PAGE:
BYU football: Notre Dame coach Brian Kelly's shift from risky approach is working

By Al Lesar

South Bend Tribune

Published: Friday, Oct. 19 2012 9:33 a.m. MDT

l-r: Head Coach Kyle Whittingham of Utah and Head Coach Brian Kelly of Notre Dame meet after the game. The University of Utah lost to the University of Notre Dame in NCAA football at Notre Dame Stadium in South Bend, Indiana, Saturday, Nov. 13, 2010. (Ravell Call, Deseret News)

Ravell Call, Deseret News

SOUTH BEND, Ind. —

If there were such a thing as a Mid-Season National Coach of the Year Award, Brian Kelly would get my vote.

Of course, with six football games left in the regular season, that award and 85 cents (Can you believe it? Vending machines in The South Bend Tribune newsroom went up a nickel. Don't they know what journalists make?) will get you a Diet Pepsi.

Even before most of the leaves have become rakeable, Kelly and his Notre Dame players have proven wrong all those media mopes who predicted a 7-5 season and insinuated a coach search rather than a bowl game.

It's BCS or bust now. The bandwagon has plenty of room.

This crusade might have started the week before the overseas thrashing of Navy. It could have had all the makings of a Hollywood movie (sorry Rudy, this one should be better). Heck, if NFL Films can document a week in the life of the Irish, why not let a full-length motion picture chronicle the entire ride?

Can you imagine the drama? Quiet. Hear that pin drop? Cue the music. Drum roll, please. Kelly (played by Matt Damon, Sean Astin would be too cliché), scowl on his face, is at the podium of the Gug waving "The Daily Bugle" above his head, ranting how these local yocals have no respect for his time-tested player development skills and no appreciation for his national impact on the college game.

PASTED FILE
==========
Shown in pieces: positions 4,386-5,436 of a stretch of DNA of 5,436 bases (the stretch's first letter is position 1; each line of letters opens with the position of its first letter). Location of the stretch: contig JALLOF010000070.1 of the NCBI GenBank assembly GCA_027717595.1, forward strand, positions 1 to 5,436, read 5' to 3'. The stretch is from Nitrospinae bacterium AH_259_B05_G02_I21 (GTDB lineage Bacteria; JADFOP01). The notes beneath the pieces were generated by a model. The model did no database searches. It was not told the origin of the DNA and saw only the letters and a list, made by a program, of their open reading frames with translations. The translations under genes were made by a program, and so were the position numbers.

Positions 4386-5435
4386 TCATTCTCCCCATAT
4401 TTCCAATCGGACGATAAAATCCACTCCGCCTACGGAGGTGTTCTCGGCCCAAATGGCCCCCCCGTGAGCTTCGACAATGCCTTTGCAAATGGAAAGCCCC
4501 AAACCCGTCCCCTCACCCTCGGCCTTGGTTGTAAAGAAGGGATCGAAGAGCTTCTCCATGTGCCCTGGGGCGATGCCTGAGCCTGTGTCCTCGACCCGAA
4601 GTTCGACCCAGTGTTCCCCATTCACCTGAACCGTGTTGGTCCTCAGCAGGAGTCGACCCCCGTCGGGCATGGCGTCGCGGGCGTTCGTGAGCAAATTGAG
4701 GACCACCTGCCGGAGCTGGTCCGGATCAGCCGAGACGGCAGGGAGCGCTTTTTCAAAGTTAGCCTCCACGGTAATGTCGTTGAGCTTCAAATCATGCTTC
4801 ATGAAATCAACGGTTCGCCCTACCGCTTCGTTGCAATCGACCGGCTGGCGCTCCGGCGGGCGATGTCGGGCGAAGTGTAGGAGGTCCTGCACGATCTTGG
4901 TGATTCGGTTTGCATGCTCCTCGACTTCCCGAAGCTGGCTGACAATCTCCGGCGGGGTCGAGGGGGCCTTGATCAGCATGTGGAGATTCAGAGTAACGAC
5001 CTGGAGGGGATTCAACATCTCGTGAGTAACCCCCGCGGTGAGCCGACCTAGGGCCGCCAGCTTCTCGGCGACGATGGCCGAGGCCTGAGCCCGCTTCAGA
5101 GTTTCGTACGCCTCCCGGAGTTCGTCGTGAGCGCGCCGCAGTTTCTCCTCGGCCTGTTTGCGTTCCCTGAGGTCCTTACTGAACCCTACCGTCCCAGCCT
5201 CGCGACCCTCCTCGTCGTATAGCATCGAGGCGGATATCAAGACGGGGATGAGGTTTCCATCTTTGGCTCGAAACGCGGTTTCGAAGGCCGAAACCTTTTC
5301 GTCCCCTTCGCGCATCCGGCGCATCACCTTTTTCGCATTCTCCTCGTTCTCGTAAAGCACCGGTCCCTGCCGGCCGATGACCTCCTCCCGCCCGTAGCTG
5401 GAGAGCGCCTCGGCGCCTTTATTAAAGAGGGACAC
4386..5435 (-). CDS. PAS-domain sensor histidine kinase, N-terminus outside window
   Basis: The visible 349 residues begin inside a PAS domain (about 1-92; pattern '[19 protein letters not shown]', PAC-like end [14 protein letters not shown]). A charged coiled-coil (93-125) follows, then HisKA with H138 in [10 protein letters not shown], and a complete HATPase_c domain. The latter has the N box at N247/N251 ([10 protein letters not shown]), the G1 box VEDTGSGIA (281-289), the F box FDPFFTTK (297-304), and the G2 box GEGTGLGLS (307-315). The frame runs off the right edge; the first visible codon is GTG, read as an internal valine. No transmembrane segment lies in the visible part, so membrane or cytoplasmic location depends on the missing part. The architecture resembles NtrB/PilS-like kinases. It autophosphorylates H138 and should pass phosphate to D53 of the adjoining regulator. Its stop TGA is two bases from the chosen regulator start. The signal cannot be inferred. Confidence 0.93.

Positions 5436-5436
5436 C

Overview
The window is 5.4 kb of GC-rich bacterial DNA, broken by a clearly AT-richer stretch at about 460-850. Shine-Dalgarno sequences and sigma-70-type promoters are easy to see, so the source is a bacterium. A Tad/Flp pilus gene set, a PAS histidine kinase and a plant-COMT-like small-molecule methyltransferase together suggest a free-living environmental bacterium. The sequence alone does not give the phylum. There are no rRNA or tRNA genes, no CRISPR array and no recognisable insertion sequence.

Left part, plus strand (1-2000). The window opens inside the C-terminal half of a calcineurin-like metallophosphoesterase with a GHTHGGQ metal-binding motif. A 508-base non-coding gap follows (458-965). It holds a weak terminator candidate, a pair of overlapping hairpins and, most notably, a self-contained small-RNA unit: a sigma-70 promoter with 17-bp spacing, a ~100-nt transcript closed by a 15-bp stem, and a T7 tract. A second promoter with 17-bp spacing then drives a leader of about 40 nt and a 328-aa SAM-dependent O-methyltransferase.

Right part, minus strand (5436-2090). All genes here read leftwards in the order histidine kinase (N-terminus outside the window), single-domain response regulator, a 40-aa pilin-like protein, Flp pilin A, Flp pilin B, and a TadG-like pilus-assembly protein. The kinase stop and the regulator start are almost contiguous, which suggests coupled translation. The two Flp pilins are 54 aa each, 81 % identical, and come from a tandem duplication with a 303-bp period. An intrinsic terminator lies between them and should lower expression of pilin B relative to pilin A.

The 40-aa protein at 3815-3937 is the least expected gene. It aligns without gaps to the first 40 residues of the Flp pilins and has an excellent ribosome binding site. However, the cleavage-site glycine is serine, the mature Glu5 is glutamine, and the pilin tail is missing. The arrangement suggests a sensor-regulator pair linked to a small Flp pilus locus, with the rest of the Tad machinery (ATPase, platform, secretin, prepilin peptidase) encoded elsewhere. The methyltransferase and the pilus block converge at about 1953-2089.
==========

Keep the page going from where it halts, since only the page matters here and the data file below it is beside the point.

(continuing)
The script for this contrived soliloquy wouldn't have anything to do with "The Gipper," and wouldn't rival Rockne for motivation, but it would stoke the fire for an "us versus them" chip on the shoulder that at least would have challenged the Irish toward a positive trajectory.

Production on the screenplay will last another couple months, at least. The final six games of the season, along with the bowl game, will decide whether it turns out to be one of those motivational — overcome the odds — sort of feel-good films or a horror flick. Bloopers have been kept to a minimum thus far.

The fuel that will get Notre Dame through the second half of its season won't come from Hollywood or fire and brimstone speeches.

Right about now is when the player development kicks in.

There are at least six players on defense and three on offense who are obvious success stories in the realm of player development.

Senior safety Zeke Motta is probably the guy who has made the most progress. During his first three years in the Notre Dame program, the cerebral part of the game was never his strong point.

Earlier this season, Kelly said that even last year, Motta had trouble making sure he was in the right position. Now, with the season-ending injury to fellow safety and secondary leader Jamoris Slaughter, Motta has been given custody of the entire crew.

Corners Bennett Jackson and KeiVarae Russell don't act like guys playing for the first time. They're aggressive. Tight coverage doesn't fluster. Ball's in the air? Go get it. Jackson leads the team with four interceptions this season. Russell has one.

Jackson, who got noticed because of his play-making ability on special teams, is among the tackling leaders with 27. Russell has 23.

Before leaving the secondary, Matthias Farley is another mountain of talent who was just a mole hill of production this time last year. Without much of a football pedigree behind him, Farley has had his God-given athleticism molded into a football discipline.

His interception and subsequent 49-yard return against Stanford was a critical play.

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